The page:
The coefficient should not be interpreted as the effect of on , as one would with a linear regression model; this is a common error. Instead, it should be interpreted as the combination of (1) the change in of those above the limit, weighted by the probability of being above the limit; and (2) the change in the probability of being above the limit, weighted by the expected value of if above.[6]

Variations of the Tobit model[edit]

Variations of the Tobit model can be produced by changing where and when censoring occurs. Amemiya (1985, p. 384) classifies these variations into five categories (Tobit type I - Tobit type V), where Tobit type I stands for the first model described above. Schnedler (2005) provides a general formula to obtain consistent likelihood estimators for these and other variations of the Tobit model.[7]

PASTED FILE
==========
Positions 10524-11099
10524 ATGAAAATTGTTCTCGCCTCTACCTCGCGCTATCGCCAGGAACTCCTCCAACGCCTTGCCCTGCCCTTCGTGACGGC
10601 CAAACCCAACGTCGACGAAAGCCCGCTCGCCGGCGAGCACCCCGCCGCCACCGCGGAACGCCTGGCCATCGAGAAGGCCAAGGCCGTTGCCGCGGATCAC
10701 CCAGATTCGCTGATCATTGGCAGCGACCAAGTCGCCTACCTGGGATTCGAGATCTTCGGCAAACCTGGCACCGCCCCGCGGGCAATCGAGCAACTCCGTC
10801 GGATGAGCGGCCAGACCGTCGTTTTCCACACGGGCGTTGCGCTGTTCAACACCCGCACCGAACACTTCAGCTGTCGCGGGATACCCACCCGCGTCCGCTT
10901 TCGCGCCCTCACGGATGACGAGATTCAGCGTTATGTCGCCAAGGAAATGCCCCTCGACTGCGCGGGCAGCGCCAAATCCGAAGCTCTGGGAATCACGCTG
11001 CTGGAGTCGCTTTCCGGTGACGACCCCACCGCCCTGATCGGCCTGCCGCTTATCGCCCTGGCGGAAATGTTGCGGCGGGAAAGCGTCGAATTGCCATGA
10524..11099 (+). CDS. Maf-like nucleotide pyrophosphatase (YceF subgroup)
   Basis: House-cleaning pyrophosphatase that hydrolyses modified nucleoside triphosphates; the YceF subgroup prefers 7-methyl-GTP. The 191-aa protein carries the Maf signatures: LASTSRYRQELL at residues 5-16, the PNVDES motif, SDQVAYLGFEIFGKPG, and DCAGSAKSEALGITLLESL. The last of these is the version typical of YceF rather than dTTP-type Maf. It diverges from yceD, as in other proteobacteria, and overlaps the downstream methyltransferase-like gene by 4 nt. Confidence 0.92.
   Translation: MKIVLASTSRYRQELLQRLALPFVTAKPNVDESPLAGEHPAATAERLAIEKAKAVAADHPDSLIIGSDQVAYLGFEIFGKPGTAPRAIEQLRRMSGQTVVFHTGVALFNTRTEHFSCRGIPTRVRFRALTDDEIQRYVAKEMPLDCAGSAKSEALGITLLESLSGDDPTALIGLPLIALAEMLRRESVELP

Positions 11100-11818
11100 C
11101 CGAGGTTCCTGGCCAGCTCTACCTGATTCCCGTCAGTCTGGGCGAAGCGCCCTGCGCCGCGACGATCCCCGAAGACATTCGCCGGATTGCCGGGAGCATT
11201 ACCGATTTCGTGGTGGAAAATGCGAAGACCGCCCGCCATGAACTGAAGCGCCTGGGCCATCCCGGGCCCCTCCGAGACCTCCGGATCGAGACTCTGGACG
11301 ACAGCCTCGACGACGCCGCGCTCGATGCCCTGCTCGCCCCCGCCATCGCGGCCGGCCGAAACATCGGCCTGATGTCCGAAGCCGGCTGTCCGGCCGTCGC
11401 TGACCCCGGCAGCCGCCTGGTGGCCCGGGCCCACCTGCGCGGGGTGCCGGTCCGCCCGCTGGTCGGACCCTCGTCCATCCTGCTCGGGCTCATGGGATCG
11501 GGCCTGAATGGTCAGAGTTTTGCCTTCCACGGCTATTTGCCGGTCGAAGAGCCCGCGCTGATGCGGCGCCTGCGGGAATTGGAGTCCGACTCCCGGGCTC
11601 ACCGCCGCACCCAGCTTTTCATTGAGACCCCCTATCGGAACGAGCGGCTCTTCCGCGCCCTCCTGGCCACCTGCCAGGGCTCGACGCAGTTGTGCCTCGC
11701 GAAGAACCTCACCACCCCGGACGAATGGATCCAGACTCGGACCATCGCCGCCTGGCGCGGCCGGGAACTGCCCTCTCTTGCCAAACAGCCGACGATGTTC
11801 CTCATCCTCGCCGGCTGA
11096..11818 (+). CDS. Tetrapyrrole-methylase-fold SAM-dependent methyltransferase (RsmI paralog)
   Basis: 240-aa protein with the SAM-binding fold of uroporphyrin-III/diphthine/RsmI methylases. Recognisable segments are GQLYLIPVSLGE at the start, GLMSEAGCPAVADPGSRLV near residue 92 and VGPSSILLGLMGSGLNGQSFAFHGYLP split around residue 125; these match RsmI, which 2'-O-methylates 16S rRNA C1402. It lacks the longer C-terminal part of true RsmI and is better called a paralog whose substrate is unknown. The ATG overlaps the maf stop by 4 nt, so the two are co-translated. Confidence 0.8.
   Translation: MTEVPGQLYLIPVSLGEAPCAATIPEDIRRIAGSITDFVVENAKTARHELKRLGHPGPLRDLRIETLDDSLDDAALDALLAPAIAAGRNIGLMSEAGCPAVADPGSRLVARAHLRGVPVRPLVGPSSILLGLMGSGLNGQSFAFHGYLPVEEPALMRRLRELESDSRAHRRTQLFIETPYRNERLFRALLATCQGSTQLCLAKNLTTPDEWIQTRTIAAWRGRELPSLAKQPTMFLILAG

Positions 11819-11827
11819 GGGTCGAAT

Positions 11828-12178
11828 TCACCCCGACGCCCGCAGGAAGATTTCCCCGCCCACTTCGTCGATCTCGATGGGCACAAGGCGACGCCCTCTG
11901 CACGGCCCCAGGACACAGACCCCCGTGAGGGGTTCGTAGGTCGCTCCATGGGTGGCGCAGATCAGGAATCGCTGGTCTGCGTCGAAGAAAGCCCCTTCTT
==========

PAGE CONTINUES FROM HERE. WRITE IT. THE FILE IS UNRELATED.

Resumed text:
Type I[edit]

The Tobit model is a special case of a censored regression model, because the latent variable cannot always be observed while the independent variable is observable. A common variation of the Tobit model is censoring at a value different from zero:

Another example is censoring of values above .

Yet another model results when is censored from above and below at the same time.

The rest of the models will be presented as being bounded from below at 0, though this can be generalized as done for Type I.

Type II[edit]

Type II Tobit models introduce a second latent variable.

Heckman (1987) falls into the Type II Tobit. In Type I Tobit, the latent variable absorb both the process of participation and 'outcome' of interest. Type II Tobit allows the process of participation/selection and the process of 'outcome' to be independent, conditional on x.

Type III[edit]

Type III introduces a second observed dependent variable.

The Heckman model falls into this type.

Type IV[edit]

Type IV introduces a third observed dependent variable and a third latent variable.

Type V[edit]

Similar to Type II, in Type V only the sign of is observed.